Ferdinando de Medici
It’s easy to search for Ferdinando de Medici, harder to determine which one you’re looking for, as there are three in the Medici family tree. As many important European dynasties, the Medici family often used the same names over and over; the most used names are Cosimo de Medici and Giovanni de Medici; I also wrote articles that help you identifying the various Lorenzo de Medici, Giuliano de Medici, Piero de Medici and Francesco de Medici.
As his father Cosimo I Grand Duke of Tuscany, Ferdinando de Medici became important by accident. He was the fifth son of Cosimo and Eleonora di Toledo, not exactly in position to inherit the substances or the titles of the Medici. He was helped by the fact his family was unhealthy: when he was born, he was already climbing the standings, being the third surviving son. In 1562, another brother, Cardinal Giovanni de Medici, died paving the way to Ferdinando de Medici to become Cardinal himself, at the age of 14. Now only one brother was between him and the title of Grand Duke of Tuscany: Francesco. Francesco I Grand Duke of Tuscany only had one son, Filippo, and again the children died at just five, in 1582. His wife, the Grand Duchesse Giovanna of Austria, died already in 1578. The Cardinal Ferdinando de Medici now was next in the line of succession, if something would happen to his brother Francesco… and something actually happened. Francesco married Bianca Cappello, his secret lover, without the approval of his family. After the new couple had a dinner with Ferdinando, they suddenly got ill, and both died. Poisoned by Ferdinando? We don’t know, Ferdinando wanted to perform the autopsy himself. Result: malaria. The fifth son of Cosimo left his career in the church and became the next Grand Duke of Tuscany. He didn’t exactly honor the memory of his brother: the tomb of Francesco in the Medici Chapel is smaller than the other tombs. At the same time, Ferdinando commissioned two bronze statues celebrating the Grand Dukes of Tuscany: one represents his father Cosimo I in Piazza della Signoria, the other one representing himself, in Piazza Santissima Annunziata: no memory for Francesco. As a Grand Duke, Ferdinando de Medici is the one who basically started a real absolute monarchy in Florence. He permanently moved to the Pitti Palace, organized the wedding between his nephew Maria de Medici and Henry IV of France and he even had a dream to build an Empire in the Americas: an expedition left Tuscany for Brasil in 1608 and came back with many information, but the Grand Duke died in 1609. His tomb is in the Medici Chapel.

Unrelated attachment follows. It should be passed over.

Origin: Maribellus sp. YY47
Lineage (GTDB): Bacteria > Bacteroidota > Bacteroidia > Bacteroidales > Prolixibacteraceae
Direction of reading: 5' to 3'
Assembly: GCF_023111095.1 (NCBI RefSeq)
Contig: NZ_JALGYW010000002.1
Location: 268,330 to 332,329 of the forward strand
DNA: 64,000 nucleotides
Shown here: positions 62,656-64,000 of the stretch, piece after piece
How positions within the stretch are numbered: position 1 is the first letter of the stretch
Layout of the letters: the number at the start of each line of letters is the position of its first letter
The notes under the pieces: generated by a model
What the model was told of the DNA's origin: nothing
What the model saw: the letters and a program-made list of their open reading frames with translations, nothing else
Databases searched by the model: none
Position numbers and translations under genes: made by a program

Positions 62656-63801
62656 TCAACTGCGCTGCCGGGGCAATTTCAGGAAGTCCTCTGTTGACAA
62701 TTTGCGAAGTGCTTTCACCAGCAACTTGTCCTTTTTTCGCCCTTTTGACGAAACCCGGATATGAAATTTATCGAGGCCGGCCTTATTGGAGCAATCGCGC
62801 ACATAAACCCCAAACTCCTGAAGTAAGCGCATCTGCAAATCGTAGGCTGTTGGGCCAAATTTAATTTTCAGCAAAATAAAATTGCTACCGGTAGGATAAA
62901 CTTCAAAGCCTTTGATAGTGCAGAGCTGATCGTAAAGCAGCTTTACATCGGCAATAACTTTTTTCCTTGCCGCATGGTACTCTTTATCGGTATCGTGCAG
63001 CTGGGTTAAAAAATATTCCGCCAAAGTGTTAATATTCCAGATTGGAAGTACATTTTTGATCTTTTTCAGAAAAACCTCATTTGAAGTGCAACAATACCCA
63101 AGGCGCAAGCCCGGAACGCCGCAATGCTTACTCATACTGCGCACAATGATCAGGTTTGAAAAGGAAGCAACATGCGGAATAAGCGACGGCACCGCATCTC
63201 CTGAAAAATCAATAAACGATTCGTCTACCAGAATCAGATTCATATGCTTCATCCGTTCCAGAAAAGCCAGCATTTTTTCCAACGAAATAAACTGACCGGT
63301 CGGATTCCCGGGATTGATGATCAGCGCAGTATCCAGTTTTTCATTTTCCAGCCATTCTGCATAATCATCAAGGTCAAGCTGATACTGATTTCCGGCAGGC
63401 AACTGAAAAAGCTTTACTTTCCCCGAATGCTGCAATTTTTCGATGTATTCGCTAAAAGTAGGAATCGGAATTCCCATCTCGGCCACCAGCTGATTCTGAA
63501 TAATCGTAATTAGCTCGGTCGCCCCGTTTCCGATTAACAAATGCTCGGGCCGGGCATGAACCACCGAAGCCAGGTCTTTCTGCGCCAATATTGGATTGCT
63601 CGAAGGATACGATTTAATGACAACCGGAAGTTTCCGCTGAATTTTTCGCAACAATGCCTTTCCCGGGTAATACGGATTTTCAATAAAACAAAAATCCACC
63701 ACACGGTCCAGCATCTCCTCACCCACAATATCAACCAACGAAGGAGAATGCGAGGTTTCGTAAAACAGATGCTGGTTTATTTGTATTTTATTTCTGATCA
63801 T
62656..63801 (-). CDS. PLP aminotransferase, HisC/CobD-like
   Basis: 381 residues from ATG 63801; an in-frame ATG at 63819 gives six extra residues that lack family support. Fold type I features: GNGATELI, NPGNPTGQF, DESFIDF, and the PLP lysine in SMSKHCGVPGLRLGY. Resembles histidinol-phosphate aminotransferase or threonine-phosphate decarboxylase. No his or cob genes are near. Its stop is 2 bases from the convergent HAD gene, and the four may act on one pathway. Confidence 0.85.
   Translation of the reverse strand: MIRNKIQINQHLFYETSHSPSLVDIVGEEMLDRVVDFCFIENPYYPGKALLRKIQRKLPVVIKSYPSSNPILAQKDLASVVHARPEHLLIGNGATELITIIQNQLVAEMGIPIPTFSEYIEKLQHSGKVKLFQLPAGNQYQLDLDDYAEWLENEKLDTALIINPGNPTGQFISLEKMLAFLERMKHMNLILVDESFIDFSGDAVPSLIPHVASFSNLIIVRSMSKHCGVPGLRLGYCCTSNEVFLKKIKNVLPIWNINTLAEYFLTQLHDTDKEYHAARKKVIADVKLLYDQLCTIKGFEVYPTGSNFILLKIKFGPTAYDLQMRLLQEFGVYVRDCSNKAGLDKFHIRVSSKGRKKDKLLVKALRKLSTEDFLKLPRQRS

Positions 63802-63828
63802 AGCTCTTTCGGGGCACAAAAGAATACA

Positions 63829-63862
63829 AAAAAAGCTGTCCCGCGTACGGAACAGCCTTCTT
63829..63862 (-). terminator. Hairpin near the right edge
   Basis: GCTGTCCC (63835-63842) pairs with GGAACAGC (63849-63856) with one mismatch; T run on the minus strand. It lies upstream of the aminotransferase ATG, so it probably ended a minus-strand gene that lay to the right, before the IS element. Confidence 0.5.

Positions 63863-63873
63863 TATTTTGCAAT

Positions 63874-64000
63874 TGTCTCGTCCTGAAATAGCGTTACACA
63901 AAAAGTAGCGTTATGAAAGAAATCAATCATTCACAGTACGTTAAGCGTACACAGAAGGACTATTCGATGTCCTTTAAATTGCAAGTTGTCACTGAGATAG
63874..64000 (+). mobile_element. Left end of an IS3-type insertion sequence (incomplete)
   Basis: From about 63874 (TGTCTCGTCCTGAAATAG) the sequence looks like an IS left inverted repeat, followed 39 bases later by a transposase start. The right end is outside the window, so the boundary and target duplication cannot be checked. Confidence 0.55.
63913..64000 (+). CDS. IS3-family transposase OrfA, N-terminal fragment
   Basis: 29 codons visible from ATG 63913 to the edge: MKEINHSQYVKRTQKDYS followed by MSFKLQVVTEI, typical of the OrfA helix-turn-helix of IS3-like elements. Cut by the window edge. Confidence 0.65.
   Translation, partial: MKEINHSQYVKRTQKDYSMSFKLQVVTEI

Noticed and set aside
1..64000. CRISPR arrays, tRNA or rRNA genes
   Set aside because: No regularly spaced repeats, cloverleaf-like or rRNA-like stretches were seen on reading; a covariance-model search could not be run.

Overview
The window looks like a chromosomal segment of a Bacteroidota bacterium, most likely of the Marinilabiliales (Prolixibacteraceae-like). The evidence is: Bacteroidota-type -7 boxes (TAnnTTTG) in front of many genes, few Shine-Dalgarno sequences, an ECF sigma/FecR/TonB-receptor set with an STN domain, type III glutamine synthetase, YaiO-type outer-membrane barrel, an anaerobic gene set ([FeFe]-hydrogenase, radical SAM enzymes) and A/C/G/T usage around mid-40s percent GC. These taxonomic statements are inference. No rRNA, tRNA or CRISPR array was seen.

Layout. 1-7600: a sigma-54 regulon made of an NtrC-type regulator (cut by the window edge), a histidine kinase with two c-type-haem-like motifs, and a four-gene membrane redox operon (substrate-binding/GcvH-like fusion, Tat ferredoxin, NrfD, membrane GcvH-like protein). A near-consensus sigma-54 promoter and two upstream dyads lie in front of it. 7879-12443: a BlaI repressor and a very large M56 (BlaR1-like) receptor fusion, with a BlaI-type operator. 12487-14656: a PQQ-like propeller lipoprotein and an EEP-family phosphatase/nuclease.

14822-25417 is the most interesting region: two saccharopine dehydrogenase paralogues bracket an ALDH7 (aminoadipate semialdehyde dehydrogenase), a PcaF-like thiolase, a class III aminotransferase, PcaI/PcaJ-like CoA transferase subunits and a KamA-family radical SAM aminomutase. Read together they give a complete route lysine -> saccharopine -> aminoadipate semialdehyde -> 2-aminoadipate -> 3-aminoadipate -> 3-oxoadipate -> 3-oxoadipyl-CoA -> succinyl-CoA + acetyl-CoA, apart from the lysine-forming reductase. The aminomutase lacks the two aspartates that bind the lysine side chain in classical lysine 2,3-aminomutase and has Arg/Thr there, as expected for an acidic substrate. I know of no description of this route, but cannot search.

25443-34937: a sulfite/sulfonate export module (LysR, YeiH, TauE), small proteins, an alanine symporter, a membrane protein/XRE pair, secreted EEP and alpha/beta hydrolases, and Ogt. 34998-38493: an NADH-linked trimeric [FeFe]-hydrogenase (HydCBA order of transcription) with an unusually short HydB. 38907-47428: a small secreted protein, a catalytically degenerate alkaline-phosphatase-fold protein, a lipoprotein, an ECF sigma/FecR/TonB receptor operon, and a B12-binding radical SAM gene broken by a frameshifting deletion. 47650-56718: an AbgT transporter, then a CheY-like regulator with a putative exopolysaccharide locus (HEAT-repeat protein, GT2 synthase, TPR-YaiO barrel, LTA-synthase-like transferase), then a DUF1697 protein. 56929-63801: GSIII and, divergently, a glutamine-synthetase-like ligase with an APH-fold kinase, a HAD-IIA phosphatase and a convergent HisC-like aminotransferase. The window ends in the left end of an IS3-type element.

Ferdinando II became Grand Duke of Tuscany at 11 when his father, Cosimo II, died at just 31. The mother Maria Maddalena of Austria and grandmother Cristina of Lorena ruled the Grand Duchy until he reached the legal age. The two women started spending a lot of money in luxury, expanding the court of the Medici and calling many inept priests in the Pitti Palace, raising taxes to maintain all this setup and starting the decadence of Tuscany. Ferdinando II married his cousin Vittoria della Rovere and officially became Grand Duke in 1628. It was the century of baroque and absolute monarchy, and if there was a “Sun King” in Florence, that was Ferdinando II. Even though Florence and Tuscany were in decadence, important artists came to decorate the Grand Duke’s apartments in Pitti Palace, most notably Pietro da Cortona. Unfortunately, the court of the Medici sterted to be more and more distant from the needs of the people, creating a distance that will be reason for the decadence of the Grand Duchy. In his long reign, Ferdinando II shared his power with his brothers Mattias, Giovan Carlo and Leopoldo. Ferdinando II is buried in the Medici Chapel.
Designated as the legitimate heir of his father Cosimo III, the Grand Prince Ferdinando de Medici was educated to become the next Grand Duke of Tuscany. His mother, Margherita Luisa d’Orleans, was a woman who loved mundane life, unlike his father, fervent catholic. This led to the separation of the Grand Duchesse from her husband, and Ferdinando, more similar to his mother, was not very interested in politics and more famous for being an art collector and a fan of music. During a trip to Venice for the carnival, the Grand Prince, known for being bi-sexual and licentious, contracted syphilis. It was clear now that his wedding with Violante di Baviera, already difficult, wouldn’t have produced any heir for the dynasty. The disease led the Grand Prince to dementia and then to death. He never became Grand Duke, as his father was still reigning when he died. Ferdinando de Medici is buried in the Basilica di San Lorenzo.